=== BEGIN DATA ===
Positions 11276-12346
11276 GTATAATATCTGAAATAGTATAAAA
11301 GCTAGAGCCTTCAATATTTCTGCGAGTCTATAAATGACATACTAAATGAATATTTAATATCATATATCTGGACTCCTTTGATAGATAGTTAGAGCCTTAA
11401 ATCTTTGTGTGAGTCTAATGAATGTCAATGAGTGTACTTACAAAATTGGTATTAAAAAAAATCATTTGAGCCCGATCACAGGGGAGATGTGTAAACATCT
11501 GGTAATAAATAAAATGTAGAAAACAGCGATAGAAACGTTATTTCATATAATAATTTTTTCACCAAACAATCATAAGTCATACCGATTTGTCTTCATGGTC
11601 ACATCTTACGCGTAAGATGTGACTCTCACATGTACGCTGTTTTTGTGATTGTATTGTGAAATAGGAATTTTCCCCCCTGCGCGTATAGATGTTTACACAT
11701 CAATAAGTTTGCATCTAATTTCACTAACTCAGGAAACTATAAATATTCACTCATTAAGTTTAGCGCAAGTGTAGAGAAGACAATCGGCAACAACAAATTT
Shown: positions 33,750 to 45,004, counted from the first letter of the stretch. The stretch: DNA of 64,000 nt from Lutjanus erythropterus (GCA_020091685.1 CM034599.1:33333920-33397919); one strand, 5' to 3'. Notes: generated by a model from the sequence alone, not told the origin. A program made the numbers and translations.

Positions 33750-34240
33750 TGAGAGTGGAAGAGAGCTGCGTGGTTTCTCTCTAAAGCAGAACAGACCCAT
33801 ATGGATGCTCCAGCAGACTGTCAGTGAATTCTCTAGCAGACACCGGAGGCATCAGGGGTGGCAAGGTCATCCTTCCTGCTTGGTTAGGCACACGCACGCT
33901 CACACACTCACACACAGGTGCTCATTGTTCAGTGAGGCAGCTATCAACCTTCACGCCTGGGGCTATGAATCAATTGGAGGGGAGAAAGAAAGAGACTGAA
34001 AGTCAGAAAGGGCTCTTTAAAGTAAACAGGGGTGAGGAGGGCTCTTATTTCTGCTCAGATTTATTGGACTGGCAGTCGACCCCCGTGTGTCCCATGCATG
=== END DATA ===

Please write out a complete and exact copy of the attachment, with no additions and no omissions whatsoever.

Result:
Positions 11276-12346
11276 GTATAATATCTGAAATAGTATAAAA
11301 GCTAGAGCCTTCAATATTTCTGCGAGTCTATAAATGACATACTAAATGAATATTTAATATCATATATCTGGACTCCTTTGATAGATAGTTAGAGCCTTAA
11401 ATCTTTGTGTGAGTCTAATGAATGTCAATGAGTGTACTTACAAAATTGGTATTAAAAAAAATCATTTGAGCCCGATCACAGGGGAGATGTGTAAACATCT
11501 GGTAATAAATAAAATGTAGAAAACAGCGATAGAAACGTTATTTCATATAATAATTTTTTCACCAAACAATCATAAGTCATACCGATTTGTCTTCATGGTC
11601 ACATCTTACGCGTAAGATGTGACTCTCACATGTACGCTGTTTTTGTGATTGTATTGTGAAATAGGAATTTTCCCCCCTGCGCGTATAGATGTTTACACAT
11701 CAATAAGTTTGCATCTAATTTCACTAACTCAGGAAACTATAAATATTCACTCATTAAGTTTAGCGCAAGTGTAGAGAAGACAATCGGCAACAACAAATTT
Shown: positions 33,750 to 45,004, counted from the first letter of the stretch. The stretch: DNA of 64,000 nt from Lutjanus erythropterus (GCA_020091685.1 CM034599.1:33333920-33397919); one strand, 5' to 3'. Notes: generated by a model from the sequence alone, not told the origin. A program made the numbers and translations.

Positions 33750-34240
33750 TGAGAGTGGAAGAGAGCTGCGTGGTTTCTCTCTAAAGCAGAACAGACCCAT
33801 ATGGATGCTCCAGCAGACTGTCAGTGAATTCTCTAGCAGACACCGGAGGCATCAGGGGTGGCAAGGTCATCCTTCCTGCTTGGTTAGGCACACGCACGCT
33901 CACACACTCACACACAGGTGCTCATTGTTCAGTGAGGCAGCTATCAACCTTCACGCCTGGGGCTATGAATCAATTGGAGGGGAGAAAGAAAGAGACTGAA
34001 AGTCAGAAAGGGCTCTTTAAAGTAAACAGGGGTGAGGAGGGCTCTTATTTCTGCTCAGATTTATTGGACTGGCAGTCGACCCCCGTGTGTCCCATGCATG